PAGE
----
Google tells me that in the last 24 hours alone virtual reality has featured in over 11,700 news stories. Although this has undoubtedly been helped by announcements happening at IFA in Berlin, it seems VR is dominating technology news at the moment.
However, the only people I know who own a VR rig are game designers who have bought an Oculus Rift or HTC Vive in order to play around with making a VR game. No-one I know has bought it as a consumer purchase.
So why have consumers been so apprehensive about adopting this new tech?
The main thing to note is that there are two main types of VR systems available at the moment. On the cheaper end of the scale, you have a headset or viewer that you can use with your smartphone. At the other end you have powerful devices that need a high-spec PC to run.
The systems that utilise a smart phone, such as the Google Cardboard, the Samsung Gear and the Homido, all have similar limitations. Whilst they allow you to look around, you have to remain rooted in the same spot for them to work, and many only allow the user to engage with the space around them in a very limited way. They are a far cry from the fully fledged environments that are offered by PC supported systems. There is an argument, from outlets such as Wired, that such experiences shouldn’t even be called VR. However, in comparison with the PC based systems, the cost is relatively low and will allow consumers to enjoy a first taste of VR.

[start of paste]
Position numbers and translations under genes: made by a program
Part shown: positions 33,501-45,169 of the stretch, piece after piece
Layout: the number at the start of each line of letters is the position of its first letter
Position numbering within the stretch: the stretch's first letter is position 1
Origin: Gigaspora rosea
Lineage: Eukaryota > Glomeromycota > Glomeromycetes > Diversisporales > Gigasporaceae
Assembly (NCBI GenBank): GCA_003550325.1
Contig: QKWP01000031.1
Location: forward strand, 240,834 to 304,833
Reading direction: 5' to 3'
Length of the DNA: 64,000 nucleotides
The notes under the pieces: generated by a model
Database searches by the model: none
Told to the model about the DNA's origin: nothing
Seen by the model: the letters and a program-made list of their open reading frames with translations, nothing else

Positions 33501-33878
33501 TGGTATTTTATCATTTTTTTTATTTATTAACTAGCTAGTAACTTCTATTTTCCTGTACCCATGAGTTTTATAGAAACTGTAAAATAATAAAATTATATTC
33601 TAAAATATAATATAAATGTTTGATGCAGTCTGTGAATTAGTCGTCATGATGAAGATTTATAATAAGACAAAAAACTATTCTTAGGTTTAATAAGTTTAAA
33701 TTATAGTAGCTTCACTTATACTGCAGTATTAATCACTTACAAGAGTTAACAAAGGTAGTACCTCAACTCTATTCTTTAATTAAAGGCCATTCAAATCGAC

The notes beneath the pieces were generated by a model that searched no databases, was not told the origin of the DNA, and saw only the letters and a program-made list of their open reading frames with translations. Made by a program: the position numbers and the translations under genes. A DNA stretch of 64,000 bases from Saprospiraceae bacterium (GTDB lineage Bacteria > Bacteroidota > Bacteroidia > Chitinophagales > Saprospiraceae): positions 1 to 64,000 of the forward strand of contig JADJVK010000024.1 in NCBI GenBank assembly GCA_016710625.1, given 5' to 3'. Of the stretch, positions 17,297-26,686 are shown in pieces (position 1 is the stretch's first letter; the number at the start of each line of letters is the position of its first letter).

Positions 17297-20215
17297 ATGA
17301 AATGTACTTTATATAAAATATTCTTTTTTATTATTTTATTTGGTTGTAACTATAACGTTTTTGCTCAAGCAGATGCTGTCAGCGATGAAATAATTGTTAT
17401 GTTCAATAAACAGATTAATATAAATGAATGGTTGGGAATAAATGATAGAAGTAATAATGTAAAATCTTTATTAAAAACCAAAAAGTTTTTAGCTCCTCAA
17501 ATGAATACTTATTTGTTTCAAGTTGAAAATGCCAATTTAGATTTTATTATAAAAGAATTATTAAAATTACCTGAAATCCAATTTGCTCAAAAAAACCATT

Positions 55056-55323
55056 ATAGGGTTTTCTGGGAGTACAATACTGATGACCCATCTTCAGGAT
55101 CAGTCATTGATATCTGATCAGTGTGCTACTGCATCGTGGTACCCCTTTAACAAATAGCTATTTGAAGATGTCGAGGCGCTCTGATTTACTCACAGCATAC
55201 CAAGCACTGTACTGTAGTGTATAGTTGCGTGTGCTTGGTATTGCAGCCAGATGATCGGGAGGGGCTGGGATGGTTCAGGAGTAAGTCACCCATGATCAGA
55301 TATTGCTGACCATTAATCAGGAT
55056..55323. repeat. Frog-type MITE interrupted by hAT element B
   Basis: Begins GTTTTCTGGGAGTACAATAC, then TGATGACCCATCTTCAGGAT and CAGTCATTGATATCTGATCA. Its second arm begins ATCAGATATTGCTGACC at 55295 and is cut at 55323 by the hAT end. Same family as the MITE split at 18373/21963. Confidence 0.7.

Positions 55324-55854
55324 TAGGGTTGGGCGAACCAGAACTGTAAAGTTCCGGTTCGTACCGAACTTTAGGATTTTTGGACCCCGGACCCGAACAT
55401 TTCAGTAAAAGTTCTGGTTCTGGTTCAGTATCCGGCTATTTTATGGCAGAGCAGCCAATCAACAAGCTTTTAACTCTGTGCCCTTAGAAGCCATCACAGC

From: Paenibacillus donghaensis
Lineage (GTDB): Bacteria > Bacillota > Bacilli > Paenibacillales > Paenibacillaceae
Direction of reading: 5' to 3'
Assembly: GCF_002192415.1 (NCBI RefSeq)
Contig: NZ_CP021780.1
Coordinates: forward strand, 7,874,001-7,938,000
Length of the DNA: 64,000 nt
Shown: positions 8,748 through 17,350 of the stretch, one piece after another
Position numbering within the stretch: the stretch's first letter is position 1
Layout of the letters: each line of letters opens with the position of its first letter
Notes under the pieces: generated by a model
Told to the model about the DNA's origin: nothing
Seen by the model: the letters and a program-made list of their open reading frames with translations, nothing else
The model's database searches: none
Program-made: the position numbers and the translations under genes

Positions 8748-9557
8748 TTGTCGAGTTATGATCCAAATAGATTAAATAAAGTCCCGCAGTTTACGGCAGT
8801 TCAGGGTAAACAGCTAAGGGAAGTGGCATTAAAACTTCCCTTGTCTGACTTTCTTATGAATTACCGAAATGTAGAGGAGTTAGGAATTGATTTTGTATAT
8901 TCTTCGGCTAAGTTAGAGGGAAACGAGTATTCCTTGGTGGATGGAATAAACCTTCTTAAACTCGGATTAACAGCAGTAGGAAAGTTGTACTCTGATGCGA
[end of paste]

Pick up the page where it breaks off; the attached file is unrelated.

At the other end of the scale, we have the systems which require a PC to run, such as the Oculus Rift and HTC Vive. Not only are these far more expensive than their smartphone counterparts, retailing at £549 and £759 respectively, they also require a high spec PC to run them (costing around an additional £1,000). Unfortunately, this cost puts it well out of the average consumer’s price range, and that’s before we start looking at the space requirements some of these systems need.
If smart phone headsets don’t meet consumer expectations of what VR should be like, and stand-alone machines are too expensive, it is unsurprising that consumer adoption has been slow.
However, on the horizon is a third choice and the option that I think will draw many consumers in, and finally take VR into the mainstream – the PSVR from Sony. Due to launch in October 2016, the PSVR offers the same kind of immersion as the Oculus and Vive, at almost half the price (it is expected to be £349 for the base package). It also has the advantage that it will plug directly into the PlayStation 4, which instantly opens the platform up to those who aren’t looking to buy an expensive PC purely for gaming.
With the PSVR hitting the sweet spot between price and accessibility, it wouldn’t surprise me if this is finally the system that tempts consumers to jump into virtual reality.